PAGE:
The mountains are calling, using a technology that still is deciding on what to call itself — whether telemedicine or telehealth. “Some say there’s no difference” between one term and the other, says Dr. Steve North, clinical director for Mission Virtual Care. But no matter what you call it, North and many other health care professionals in the mountains agree that there is a real need for the service in the area and beyond.
“Telemedicine is the act of providing care to a patient with videoconferencing technology,” while “telehealth includes remote home monitoring,” such as cardiac monitoring from home, North explains. “Virtual care is all-encompassing,” he says. That means that telemedicine includes real-time as well as asynchronous telecommunication, like email.
“There is tremendous need,” says North, noting the broad shortage of health professionals in the region. He has seen telehealth help meet this need in many forms for years, including school-based health care. North started out as a teacher in North Carolina, where he saw “kids come to school without great access to health care, and that limited their ability to learn.” North decided to go to medical school at UNC Chapel Hill so he could provide “school-based health care in a rural community.”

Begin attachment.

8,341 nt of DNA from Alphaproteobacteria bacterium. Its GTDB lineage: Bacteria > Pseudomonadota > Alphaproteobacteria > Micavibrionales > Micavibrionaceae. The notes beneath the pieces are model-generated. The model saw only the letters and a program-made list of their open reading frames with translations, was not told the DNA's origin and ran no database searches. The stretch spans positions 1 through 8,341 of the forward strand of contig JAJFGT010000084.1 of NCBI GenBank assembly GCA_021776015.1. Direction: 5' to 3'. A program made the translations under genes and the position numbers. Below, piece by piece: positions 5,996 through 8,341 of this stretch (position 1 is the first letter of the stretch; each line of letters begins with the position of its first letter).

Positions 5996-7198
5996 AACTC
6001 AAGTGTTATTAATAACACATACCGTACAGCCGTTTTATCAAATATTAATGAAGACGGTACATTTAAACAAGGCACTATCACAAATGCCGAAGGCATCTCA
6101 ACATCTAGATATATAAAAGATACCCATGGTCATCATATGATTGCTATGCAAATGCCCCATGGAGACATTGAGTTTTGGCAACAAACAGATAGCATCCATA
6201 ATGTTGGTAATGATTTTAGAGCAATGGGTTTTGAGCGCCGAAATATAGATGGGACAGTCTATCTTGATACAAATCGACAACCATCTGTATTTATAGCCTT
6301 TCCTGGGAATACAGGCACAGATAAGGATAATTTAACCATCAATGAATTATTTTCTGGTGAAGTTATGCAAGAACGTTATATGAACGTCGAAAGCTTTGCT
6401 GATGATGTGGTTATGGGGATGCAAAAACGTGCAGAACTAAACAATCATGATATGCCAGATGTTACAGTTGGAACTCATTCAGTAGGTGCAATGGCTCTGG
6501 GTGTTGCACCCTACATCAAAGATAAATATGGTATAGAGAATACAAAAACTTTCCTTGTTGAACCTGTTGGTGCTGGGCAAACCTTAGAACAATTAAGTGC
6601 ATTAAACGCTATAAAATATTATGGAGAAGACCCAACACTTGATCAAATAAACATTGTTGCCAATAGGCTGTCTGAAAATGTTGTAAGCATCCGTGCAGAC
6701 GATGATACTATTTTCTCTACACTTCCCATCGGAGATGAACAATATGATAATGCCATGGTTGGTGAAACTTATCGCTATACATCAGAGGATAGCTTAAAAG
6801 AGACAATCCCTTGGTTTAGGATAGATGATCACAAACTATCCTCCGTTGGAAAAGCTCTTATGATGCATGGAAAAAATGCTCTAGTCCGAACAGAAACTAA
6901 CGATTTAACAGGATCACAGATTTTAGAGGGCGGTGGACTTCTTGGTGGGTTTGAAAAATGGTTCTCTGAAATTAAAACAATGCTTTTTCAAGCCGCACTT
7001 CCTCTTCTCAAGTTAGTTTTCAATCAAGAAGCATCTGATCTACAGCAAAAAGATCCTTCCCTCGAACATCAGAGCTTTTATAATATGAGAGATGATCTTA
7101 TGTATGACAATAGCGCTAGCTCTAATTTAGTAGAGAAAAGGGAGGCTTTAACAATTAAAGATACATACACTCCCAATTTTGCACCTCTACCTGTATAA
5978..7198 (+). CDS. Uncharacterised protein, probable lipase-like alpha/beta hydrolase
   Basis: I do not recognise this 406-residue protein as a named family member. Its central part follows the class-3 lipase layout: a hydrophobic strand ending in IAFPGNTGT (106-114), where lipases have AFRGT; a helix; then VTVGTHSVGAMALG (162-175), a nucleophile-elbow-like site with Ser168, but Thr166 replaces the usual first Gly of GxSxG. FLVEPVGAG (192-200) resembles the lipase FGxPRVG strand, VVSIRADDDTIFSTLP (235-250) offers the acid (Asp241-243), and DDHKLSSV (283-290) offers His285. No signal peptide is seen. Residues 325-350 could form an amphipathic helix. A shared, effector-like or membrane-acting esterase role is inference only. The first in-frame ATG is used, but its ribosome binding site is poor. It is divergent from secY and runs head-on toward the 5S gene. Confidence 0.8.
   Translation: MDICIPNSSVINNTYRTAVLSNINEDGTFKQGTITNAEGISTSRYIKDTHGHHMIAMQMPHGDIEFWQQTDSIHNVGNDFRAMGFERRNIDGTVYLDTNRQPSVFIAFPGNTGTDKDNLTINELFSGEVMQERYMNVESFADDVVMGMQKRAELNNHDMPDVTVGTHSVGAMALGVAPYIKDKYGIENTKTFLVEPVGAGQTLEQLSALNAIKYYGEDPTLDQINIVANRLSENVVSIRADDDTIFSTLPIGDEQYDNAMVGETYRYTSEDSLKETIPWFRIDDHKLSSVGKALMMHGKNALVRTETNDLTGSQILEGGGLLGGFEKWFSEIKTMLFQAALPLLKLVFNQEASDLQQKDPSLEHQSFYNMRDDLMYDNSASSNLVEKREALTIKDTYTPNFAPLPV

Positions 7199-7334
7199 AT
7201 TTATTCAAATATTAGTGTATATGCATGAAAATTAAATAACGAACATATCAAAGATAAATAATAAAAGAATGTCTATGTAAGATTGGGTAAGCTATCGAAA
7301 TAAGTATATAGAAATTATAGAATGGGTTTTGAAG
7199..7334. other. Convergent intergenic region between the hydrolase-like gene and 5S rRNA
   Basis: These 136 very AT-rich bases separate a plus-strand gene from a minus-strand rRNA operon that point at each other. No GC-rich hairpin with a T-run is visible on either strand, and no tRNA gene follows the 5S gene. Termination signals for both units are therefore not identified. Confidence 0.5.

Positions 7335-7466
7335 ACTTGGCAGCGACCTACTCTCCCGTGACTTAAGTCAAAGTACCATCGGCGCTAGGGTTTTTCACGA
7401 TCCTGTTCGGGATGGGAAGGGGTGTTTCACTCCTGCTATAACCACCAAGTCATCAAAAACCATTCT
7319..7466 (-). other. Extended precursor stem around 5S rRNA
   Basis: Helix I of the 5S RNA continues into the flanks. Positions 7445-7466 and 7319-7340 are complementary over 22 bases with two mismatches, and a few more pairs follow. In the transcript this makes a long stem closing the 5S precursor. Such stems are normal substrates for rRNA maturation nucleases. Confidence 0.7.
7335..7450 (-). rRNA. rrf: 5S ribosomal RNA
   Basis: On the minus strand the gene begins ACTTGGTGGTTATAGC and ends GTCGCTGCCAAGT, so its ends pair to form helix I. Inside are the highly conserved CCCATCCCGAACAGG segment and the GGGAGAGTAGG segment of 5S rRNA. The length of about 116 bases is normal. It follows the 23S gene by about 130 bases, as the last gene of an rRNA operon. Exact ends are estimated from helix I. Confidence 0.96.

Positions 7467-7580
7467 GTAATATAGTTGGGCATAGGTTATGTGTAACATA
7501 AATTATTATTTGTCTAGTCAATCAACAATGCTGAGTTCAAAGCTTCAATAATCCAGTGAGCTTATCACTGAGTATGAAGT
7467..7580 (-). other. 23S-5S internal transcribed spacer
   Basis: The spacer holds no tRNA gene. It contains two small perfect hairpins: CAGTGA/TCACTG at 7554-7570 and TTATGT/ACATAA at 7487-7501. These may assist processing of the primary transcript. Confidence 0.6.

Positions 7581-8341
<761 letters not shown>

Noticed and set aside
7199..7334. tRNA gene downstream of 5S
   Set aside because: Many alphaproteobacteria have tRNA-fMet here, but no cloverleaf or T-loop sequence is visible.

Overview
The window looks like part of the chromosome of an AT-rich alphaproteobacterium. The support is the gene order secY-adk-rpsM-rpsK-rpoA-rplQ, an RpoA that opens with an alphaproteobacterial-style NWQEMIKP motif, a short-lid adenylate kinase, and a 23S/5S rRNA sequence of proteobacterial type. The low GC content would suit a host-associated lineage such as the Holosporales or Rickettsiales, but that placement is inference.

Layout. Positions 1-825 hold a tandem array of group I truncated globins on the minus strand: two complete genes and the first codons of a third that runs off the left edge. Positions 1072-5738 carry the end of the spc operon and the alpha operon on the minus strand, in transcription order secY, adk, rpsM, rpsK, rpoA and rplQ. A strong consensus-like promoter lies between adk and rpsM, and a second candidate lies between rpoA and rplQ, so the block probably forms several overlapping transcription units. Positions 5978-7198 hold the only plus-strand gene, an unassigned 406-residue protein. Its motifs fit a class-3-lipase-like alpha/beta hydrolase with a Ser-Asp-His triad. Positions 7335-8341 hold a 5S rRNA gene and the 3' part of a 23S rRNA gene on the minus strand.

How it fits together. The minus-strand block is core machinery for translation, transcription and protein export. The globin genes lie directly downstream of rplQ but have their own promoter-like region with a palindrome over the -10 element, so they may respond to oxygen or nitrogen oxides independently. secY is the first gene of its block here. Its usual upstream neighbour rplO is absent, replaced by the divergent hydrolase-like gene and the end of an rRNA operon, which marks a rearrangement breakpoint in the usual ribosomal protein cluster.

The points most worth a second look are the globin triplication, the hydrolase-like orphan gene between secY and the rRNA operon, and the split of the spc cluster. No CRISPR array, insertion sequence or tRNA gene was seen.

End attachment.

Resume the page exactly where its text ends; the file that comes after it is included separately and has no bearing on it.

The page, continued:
North, who is also the founder and medical director of the Center for Rural Health Innovation in Spruce Pine, has seen patients since 2011 through the Health-e-Schools program he developed, which is now in 33 schools in four counties. “Due to the program, all students in McDowell, Mitchell and Yancey counties have access to school-based health care. We see all students regardless of their ability to pay.”
The fourth county, Burke, does not have all students in school-based health care yet, he notes. Because of the program, “85 percent of students return to class as opposed to going home or missing a day of school entirely,” says North.
Telehealth can be beneficial in Western North Carolina for other types of patients as well, North explains. Virtual care in the mountains has been especially helpful for stroke patients and psychiatric clients, but “in most specialties in the region, we have the capacity to care for acutely ill patients. The challenge is [that] routine referrals result in extended wait times.”